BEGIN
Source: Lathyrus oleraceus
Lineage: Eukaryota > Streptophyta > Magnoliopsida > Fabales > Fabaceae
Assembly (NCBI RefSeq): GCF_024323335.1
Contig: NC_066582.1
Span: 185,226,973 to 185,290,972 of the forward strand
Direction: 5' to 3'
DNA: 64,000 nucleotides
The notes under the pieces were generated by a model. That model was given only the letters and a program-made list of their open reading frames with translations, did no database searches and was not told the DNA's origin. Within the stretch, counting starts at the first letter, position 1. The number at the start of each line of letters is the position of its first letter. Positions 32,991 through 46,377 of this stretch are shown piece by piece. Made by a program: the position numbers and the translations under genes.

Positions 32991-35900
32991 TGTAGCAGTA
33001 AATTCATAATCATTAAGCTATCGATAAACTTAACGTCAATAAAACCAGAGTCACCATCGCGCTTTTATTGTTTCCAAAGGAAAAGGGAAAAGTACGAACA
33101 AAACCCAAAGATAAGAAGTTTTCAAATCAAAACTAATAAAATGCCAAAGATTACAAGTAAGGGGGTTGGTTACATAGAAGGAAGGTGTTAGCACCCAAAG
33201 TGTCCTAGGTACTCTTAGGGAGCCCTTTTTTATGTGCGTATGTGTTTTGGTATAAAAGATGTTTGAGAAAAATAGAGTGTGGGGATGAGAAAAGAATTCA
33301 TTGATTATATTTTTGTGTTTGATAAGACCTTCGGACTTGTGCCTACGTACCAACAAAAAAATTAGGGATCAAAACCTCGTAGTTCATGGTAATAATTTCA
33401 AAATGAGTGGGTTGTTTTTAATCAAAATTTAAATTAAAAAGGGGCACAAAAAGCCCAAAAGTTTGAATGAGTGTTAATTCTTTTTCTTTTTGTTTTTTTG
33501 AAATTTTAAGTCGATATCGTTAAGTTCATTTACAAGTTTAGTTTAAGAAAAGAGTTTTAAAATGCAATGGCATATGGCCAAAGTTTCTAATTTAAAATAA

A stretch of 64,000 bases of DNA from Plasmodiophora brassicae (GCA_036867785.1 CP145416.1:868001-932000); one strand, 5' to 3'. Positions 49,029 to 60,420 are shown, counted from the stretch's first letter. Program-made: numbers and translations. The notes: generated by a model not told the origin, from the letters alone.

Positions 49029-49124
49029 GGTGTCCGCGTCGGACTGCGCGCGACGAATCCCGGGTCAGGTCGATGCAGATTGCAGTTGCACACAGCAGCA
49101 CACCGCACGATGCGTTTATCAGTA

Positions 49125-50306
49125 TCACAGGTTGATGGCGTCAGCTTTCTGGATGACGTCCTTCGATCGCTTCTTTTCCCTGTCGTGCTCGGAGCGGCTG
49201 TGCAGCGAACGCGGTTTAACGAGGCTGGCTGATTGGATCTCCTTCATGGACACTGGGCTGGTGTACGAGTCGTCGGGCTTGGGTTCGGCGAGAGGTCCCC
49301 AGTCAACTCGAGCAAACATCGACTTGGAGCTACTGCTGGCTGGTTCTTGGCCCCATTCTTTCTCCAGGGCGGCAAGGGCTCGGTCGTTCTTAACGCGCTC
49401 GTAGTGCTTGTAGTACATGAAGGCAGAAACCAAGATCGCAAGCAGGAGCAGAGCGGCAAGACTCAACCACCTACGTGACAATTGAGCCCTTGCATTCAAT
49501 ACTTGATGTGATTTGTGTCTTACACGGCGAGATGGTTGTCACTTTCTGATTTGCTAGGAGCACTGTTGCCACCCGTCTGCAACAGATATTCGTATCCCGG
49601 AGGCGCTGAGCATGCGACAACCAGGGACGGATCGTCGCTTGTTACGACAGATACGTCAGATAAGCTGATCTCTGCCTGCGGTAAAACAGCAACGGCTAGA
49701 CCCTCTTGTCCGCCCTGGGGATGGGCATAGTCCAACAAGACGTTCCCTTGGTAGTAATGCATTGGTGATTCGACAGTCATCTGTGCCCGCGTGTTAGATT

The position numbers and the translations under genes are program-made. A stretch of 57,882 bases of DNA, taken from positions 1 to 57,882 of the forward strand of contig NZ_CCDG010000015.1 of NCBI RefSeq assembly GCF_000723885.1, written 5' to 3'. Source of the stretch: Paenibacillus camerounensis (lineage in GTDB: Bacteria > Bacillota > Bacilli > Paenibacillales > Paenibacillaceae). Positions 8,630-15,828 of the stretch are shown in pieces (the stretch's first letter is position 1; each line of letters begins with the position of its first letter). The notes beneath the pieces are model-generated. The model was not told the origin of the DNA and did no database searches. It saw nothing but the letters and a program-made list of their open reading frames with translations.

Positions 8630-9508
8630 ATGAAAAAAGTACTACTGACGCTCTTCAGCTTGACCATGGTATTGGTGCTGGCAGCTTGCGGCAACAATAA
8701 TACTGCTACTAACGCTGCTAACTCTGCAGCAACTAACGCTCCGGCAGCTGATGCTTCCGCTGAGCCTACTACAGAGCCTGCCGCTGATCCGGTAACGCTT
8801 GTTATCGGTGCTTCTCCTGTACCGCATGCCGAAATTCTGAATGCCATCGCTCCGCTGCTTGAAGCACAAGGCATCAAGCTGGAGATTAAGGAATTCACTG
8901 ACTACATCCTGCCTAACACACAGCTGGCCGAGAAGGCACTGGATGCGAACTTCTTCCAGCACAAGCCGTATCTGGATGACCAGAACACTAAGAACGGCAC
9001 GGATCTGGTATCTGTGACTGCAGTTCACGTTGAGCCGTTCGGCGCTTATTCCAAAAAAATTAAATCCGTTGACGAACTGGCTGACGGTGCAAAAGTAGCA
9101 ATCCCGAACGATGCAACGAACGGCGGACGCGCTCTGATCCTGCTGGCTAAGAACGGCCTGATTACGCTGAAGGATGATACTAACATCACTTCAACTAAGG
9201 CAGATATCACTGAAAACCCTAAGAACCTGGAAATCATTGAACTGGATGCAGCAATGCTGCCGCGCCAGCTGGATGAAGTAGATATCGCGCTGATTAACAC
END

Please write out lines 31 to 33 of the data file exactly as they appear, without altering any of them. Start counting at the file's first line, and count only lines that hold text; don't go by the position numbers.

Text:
8630 ATGAAAAAAGTACTACTGACGCTCTTCAGCTTGACCATGGTATTGGTGCTGGCAGCTTGCGGCAACAATAA
8701 TACTGCTACTAACGCTGCTAACTCTGCAGCAACTAACGCTCCGGCAGCTGATGCTTCCGCTGAGCCTACTACAGAGCCTGCCGCTGATCCGGTAACGCTT
8801 GTTATCGGTGCTTCTCCTGTACCGCATGCCGAAATTCTGAATGCCATCGCTCCGCTGCTTGAAGCACAAGGCATCAAGCTGGAGATTAAGGAATTCACTG